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  • MOW

    Been writing features the past six years...other than the seven breaks/acts for the mow...what other trip wires should I look for?

    I'm going to be doing a true story about a murder for hire plot...this story will be based entirely on my interviews with the intended victim...also what page length should I be shooting for around 100 pages?

    Read some of Larry Brody's input...thought I would check with some you guys who've written a mow.



  • #2
    Depends if it's for network or cable or pay. Different requirements for each. If you're writing it in the 7 act structure and you know for sure there will be commercial breaks - is this a network "for hire" or a spec that could wind up at HBO? - the biggest thing to be aware of is at the end of each act, you need to keep people from surfing away from your show during the commercials and not coming back. Essentially, you need to build to the end of each act and leave them wondering what happens next.

    Sounds simple enough, but in practice it's a bit of a bugger because the tendency may be to try to force moments leading out to the commercial breaks that aren't organic to the story.

    You'll want to be in the 94 to 98 page range, but shoot for 94 because shows are getting shorter and adding more commercials. Have been for the last 8 years or so. Your first act can run a little long - say 16 to 22 pages - but the rest should be in the 12 to 13 page range. Try to contain the fade out within page 13, because you'll slug each new act at the top of the page and if you have a three or four line orphan on page 14, you've got to slug on page 15 and that's a lot of wasted space. It affects your page count.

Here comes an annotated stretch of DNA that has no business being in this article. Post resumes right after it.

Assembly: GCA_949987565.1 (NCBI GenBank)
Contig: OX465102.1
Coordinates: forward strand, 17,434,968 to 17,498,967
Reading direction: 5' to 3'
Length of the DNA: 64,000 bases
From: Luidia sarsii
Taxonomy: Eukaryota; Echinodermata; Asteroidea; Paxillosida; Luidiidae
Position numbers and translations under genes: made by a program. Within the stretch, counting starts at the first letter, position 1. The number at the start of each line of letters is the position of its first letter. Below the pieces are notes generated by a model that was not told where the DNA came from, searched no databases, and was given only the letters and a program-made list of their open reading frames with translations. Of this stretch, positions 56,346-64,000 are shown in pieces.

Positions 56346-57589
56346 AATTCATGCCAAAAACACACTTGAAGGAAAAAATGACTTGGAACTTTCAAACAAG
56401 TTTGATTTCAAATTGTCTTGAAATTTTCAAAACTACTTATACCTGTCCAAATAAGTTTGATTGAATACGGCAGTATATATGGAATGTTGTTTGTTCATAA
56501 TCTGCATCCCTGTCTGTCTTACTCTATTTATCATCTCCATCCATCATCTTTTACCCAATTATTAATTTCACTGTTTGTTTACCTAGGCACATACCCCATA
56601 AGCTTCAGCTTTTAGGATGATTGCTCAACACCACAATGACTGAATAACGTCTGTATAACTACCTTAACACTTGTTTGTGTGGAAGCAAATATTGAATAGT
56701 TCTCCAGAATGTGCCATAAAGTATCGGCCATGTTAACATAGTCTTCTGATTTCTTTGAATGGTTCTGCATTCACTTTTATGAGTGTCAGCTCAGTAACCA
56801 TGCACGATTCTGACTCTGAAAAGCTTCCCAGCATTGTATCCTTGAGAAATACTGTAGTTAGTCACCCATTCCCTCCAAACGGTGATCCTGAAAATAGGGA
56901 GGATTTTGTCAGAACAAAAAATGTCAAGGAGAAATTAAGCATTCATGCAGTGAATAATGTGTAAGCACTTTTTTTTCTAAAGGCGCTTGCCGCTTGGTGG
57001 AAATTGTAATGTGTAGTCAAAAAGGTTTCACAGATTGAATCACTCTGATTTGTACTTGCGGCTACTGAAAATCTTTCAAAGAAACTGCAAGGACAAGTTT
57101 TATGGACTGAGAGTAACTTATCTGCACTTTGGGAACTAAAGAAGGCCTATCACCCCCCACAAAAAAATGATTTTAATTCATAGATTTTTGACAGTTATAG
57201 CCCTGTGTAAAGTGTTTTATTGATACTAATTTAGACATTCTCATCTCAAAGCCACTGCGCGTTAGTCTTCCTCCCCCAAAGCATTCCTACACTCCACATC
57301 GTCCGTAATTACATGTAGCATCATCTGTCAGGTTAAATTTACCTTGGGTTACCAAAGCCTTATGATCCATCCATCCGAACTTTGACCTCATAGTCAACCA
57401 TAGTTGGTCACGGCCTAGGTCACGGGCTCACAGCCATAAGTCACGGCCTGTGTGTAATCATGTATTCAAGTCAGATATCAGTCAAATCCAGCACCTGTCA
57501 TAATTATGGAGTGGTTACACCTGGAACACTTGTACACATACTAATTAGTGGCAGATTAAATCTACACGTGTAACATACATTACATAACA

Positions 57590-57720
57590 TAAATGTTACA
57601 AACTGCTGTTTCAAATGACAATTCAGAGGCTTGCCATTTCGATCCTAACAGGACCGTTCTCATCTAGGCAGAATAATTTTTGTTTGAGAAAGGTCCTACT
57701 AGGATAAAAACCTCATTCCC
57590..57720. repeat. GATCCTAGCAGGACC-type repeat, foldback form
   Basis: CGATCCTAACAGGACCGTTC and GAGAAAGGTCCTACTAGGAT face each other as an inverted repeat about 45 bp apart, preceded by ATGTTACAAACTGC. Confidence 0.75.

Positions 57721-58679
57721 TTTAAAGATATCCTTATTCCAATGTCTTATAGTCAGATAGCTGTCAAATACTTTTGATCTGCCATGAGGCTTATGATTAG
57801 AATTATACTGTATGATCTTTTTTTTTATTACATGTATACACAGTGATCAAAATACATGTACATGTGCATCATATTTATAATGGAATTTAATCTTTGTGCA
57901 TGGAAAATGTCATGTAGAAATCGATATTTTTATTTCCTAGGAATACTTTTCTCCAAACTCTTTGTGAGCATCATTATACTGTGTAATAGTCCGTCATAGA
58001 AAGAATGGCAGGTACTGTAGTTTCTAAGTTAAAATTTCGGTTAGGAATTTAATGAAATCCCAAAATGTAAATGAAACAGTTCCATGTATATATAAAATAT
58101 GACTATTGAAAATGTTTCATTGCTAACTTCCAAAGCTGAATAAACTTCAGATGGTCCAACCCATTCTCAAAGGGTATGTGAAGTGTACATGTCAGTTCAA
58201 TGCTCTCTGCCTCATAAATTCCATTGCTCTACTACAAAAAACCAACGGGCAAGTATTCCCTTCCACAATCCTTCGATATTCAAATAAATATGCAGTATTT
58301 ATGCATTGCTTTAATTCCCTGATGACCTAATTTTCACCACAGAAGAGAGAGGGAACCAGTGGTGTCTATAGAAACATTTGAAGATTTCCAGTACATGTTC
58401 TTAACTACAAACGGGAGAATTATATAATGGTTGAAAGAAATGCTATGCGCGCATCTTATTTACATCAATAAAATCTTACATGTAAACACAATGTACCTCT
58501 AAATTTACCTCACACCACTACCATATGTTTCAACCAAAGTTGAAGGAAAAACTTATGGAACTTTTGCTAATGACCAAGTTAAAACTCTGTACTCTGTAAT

If you're allowed to use a teaser, this can be very helpful in solving that lead-out issue. By writing a teaser that really cooks, you can always come back to it. When in doubt, reference the teaser and remind audiences that there's something coming. Makes it easier for them to sit through the Tampax and Alaska Airline commercials.

    Movies for TV generally have lower bugets, so be conscious of the size of your cast, how many locations you use, and the fact that they will want to shoot very quickly. It being a true story, you may feel locked into the events and places where it happened. But you're not. Information can be compressed and characters combined without compromisng the quality of the story or the integrity of the writer. The intent is to tell the story in a dramatic and engaging way. It's not a doc for the History Channel so don't let the facts bog you down. If the protag has two friends in two locations that were instrumental in the story, they can easily be one friend in one location delivering the same goods.

    The best advice I could give, though, is be prepared to work quickly and be prepared to hate every single one of the "creative" people in the room. If you can find a boss among them, listen carefully to that person's notes and heed them. And keep in mind, the boss in TV land is not necessarily the guy with the biggest office and the fanciest title. That's why they're so hard to pick out of a crowd.

    Good luck.


    • #3

      good sound advice. thanks for taking the time.